When it comes to grilling, you’re good. But how good for you are the burgers and dogs you throw on the fire? The fact is that the meats most of us cook contain stuff we don’t want on our plates. So learn to grill like a pro. These easy shopping, cooking and marinating tricks can make your barbecue both great-tasting and great for you:
1. Meet better meat. Surprise: research shows that a bit of nutrient-rich beef may actually decrease heart disease risk. “The problem is that most of us eat cheaply-farmed beef that contains antibiotics and hormones,” says Clean Plates founder Jared Koch. So when you shop, look for grass-fed, pasture-raised beef. “Buying a little less, but making it the best you can afford, will not only boost your health, but boost the flavor,” says Koch. More tempted by chicken? Look for free-range and organic.
As for hot dogs and brats, most are overloaded with salt and nitrates. Try to choose nitrate-free hot dogs made from grass-fed beef.
If you’re doing surf n’ turf, seek out wild or at least organic farm-raised fish. Cod and wild Alaskan salmon are good bets, high in healthy omega-3 fatty acids. Avoid tilefish, king mackerel, shark and swordfish, which are high in mercury.
2. Stay in the pink. It can be tempting to blacken a steak, but that blackness yields carcinogens called heterocyclic amines or HCAs. Pull meat off the fire at medium-rare (as a chef might say, “Cook it, don’t kill it”) and remove any charred pieces. Trim off excess fat before grilling so it doesn’t drip onto the coals—this will keep HCAs in the smoke away from your food. Also, cooking smaller pieces or starting the meat in the oven and finishing it on the grill cuts cooking time, which gives HCAs less time to form. Cooking on a rack or cedar plank can also help you avoid HCAs.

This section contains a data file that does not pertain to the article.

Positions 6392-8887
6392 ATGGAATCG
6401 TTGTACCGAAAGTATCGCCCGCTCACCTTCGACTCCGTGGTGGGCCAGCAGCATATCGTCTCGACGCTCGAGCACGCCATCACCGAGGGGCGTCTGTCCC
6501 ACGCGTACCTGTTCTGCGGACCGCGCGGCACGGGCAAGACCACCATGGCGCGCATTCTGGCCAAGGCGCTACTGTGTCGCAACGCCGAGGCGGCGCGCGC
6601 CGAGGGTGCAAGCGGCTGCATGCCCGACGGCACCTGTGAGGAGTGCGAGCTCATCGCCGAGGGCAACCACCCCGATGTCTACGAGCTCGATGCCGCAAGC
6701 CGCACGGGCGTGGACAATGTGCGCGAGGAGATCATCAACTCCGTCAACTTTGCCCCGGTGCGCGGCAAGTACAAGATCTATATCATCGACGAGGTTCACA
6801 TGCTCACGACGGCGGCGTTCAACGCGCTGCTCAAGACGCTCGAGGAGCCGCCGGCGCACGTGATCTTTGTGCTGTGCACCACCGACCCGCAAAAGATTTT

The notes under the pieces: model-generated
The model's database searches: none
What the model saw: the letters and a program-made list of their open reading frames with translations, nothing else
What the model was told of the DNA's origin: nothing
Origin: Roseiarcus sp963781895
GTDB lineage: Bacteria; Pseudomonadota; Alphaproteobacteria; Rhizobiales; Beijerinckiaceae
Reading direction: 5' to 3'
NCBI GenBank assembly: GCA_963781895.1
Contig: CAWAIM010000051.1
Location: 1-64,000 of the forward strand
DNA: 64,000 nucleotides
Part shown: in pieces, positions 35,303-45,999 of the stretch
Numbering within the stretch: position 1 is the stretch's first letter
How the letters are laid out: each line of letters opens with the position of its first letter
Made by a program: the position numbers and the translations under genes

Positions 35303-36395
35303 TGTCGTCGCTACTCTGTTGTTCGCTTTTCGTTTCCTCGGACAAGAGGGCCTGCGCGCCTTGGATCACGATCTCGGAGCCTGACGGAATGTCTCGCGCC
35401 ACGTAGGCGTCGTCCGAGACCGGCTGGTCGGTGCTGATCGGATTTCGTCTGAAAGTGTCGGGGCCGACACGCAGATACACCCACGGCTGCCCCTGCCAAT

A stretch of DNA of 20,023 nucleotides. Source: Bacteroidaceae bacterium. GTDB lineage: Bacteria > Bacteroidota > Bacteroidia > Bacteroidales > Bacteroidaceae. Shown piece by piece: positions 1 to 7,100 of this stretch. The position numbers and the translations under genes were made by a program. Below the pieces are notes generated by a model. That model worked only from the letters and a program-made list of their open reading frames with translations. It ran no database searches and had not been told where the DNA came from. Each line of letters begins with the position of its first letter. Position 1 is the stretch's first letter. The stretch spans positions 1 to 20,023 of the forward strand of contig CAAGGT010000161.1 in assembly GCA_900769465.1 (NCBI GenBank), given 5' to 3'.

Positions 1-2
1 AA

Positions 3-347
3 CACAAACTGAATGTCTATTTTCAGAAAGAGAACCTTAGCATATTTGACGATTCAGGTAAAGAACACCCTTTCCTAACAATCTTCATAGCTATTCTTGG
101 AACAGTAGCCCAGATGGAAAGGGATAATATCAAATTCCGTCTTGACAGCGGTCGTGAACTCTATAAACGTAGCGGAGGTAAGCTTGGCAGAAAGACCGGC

Marinade trick: marinating meat in red wine or beer for six hours prior to grilling has been shown to dramatically reduce the amount of HCAs, while using acidic marinades with lemon or apple cider vinegar has also been shown to significantly cut HCAs.
3. Dress it right. Not all condiments are created equal. Check the labels; organic ketchups and mustards will be free of high fructose corn syrup, chemical preservatives and colorings.
4. Grill green. Veggies are great grilled, and provide your body with nutrients to counteract some of the harmful effects of other foods at a barbecue. Aim to fill at least half your plate with vegetables.
5. Indulge a little. “I call it the 80/20 rule,” says Koch. “Aim to eat really healthfully 80% of the time. The other 20% of the time…we’re only human.” Plus, your body will be able to better handle the 20% indulgence if you’ve powered it up with the healthy 80%.
The heat is on.